- Newsday is the newspaper for Long Island and Queens, but can be found in the metropolitan area. Was owned by Times Mirror, then Tribune, and currently owned by local cable company Cablevision (also owner of the Madison Square Garden and most of its tenants), with their website only available to paper and Cablevision subscribers and those who don't mind paying $40 a month to access it online. Has recently developed a self-important streak: articles on ongoing news stories are often accompanied by thumbnail-sized shots of their own covers illustrating "How Newsday covered the story". Then again, given how many papers on this list have been suffering in the economy, perhaps the public needs reminding that they publish more than a comics section and movie listings.
- Ray Barone of Everybody Loves Raymond was a sports columnist.
- The New York Sun, which was founded in 2002 as an intentionally right-wing five-day daily, taking its name from an older paper that went under in 1950 (more known for the Yes Virginia, There is a Santa Claus editorial). Circulation was never high and the paper operated at a loss to try and build for several years. In a letter to readers published on the front page of the September 4, 2008 edition, it was announced that the paper would "cease publication at the end of September unless we succeed in our efforts to find additional financial backing." They didn't. Publication ceased on September 30.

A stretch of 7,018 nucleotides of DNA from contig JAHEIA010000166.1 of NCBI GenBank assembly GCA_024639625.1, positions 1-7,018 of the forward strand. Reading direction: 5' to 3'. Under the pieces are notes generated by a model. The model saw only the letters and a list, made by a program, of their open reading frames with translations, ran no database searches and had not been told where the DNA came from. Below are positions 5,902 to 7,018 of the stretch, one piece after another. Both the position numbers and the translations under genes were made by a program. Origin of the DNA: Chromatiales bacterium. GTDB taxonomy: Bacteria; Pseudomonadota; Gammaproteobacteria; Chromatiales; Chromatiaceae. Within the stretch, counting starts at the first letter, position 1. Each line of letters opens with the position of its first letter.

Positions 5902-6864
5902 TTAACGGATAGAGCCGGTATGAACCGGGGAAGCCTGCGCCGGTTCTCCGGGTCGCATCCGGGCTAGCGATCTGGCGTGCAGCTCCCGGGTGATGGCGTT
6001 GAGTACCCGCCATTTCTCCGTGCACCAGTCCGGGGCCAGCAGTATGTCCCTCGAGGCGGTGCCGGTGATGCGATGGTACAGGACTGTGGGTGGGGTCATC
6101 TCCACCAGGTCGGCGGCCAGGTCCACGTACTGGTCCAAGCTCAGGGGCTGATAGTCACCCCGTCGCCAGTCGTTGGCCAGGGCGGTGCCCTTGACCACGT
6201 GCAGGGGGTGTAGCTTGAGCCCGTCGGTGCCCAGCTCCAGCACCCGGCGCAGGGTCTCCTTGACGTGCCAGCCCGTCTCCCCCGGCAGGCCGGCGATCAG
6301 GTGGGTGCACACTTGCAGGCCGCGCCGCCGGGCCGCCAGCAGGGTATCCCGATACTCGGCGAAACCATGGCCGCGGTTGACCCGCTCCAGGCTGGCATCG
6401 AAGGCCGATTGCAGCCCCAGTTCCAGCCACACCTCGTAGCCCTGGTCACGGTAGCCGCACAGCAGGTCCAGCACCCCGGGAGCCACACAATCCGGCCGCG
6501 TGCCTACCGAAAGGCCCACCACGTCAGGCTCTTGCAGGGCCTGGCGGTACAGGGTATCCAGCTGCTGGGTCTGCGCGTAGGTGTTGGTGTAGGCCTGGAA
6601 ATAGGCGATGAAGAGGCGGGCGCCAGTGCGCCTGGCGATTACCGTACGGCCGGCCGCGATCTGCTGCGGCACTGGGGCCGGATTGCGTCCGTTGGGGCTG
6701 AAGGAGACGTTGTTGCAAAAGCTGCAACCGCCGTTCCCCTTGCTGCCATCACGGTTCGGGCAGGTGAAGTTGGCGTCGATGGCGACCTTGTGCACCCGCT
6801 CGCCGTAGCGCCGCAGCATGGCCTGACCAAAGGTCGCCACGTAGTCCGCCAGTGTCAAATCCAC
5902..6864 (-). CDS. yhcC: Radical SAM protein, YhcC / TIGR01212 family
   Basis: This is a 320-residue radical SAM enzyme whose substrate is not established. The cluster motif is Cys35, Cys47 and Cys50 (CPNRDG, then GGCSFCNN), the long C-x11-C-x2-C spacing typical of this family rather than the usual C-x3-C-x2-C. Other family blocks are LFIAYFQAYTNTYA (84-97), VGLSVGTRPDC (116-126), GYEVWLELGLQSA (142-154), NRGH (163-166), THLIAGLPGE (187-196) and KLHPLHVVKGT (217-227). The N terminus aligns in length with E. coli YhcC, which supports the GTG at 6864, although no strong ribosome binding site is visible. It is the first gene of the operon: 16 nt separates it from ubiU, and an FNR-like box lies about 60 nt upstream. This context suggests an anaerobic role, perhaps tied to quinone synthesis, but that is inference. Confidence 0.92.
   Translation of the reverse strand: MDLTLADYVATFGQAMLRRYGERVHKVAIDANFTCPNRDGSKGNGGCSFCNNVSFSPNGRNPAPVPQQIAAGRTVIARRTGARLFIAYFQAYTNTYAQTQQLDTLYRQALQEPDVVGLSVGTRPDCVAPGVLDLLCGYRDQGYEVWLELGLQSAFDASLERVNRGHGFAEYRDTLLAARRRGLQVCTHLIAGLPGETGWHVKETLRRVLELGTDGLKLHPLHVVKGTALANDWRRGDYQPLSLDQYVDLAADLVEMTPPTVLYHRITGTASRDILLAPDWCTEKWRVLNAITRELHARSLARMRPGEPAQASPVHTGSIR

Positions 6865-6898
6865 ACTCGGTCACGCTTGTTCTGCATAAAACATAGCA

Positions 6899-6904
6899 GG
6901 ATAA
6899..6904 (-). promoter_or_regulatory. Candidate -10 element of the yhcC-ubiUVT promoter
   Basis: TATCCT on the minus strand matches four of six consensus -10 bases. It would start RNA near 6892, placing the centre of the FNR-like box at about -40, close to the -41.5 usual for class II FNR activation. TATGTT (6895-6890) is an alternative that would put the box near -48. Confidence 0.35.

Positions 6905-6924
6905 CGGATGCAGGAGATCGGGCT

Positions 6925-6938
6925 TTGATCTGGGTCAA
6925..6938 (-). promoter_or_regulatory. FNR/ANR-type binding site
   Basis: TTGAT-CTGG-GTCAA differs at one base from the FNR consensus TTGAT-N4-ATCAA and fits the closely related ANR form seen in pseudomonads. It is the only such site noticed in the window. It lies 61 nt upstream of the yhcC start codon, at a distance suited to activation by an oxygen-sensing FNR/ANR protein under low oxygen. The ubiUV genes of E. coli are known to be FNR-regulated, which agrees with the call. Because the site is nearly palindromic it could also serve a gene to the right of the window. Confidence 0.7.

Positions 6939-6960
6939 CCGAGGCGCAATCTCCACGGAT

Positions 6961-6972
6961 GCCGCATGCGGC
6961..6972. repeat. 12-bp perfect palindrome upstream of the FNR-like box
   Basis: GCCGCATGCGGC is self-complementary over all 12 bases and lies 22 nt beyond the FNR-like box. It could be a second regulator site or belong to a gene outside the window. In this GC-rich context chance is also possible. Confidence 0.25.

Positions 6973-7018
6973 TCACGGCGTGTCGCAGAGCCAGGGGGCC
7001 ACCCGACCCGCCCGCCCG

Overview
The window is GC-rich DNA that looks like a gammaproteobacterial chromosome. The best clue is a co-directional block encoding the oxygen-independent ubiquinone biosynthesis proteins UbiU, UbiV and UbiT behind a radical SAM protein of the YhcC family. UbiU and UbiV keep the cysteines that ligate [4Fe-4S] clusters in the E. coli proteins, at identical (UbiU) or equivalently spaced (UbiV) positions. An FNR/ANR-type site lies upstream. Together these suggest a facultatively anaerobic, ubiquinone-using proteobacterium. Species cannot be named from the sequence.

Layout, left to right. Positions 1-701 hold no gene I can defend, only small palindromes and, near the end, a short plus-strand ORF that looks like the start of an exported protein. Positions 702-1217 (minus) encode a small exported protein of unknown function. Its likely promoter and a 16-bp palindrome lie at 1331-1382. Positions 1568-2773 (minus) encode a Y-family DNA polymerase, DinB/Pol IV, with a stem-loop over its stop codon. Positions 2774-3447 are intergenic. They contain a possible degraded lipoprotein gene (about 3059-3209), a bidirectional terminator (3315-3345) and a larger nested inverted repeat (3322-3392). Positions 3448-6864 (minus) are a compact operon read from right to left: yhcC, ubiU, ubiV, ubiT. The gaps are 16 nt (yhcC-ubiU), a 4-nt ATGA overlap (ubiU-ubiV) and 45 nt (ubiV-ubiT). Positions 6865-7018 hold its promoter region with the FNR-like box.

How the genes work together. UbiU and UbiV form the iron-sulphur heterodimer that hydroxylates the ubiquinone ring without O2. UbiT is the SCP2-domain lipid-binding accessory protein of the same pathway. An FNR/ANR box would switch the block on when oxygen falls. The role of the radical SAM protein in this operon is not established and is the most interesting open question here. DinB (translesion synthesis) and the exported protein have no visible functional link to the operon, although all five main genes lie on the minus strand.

- Los Angeles Times — Biggest paper on the West Coast, owned by the Tribune Company (named for the aforementioned Chicago Tribune). Was once something of a nationally-renowned (albeit not necessarily nationally read) paper, but has taken a bad turn over the last decade or two due to the decline of the industry and bad management. Still noted for decent coverage of Hollywood and the entertainment industry, and its star reporter Matt Pearce has a massive following on Twitter due to his professional-but-casual style of reporting. Previously owned by Times Mirror before Tribune bought it in 2000.
- Chicago Tribune — Conservative Midwestern broadsheet. Much like the LA Times, once a rather national paper, but the decline of the industry in general and some horrible mismanagement in particular actually sent it and the other Tribune Company papers into bankruptcy for a time. Best known for their famous "Dewey Defeats Truman" headline following the 1948 election, which successfully predicted ahead of time President Thomas E. Dewey's defeat of challenger Harry S. Tru— er, wait◊. Moving on...
- Chicago Sun-Times — Tabloid, more liberal rival to the Tribune. Notable for the late film critic Roger Ebert, and being the newspaper in the show Early Edition. It was owned by Murdoch for a time in the 80s (and by an associate afterwards) and later by Conrad Black in the 90s (also leaning more to the right), but this era is considered to be an Old Shame.
- The Philadelphia Inquirer—Note it's an "I," not an "E" like the tabloid. The Inky to its friends, it's the third-oldest surviving newspaper in the US (founded 1829 as The Pennsylvania Inquirer). It's had a roller-coaster history, cycling between national prominence and local rag status. It's currently in a local-rag phase; its last period of major national prominence was the period from about 1975 to 1995, when it won a number of Pulitzers and broke all kinds of significant national stories (one of the last major ones being a scandal about a charity supposedly providing care packages to soldiers in the Gulf War being used to scam donors). The Inquirer also owns the Philadelphia Daily News, a populist tabloid (explicitly calling itself "The People's Paper" and advertising itself as "Philadelphia's pain in the ass since 1925") that nevertheless manages to be halfway respectable, and also runs the local-news website Philly.com, which has a surprisingly high profile online.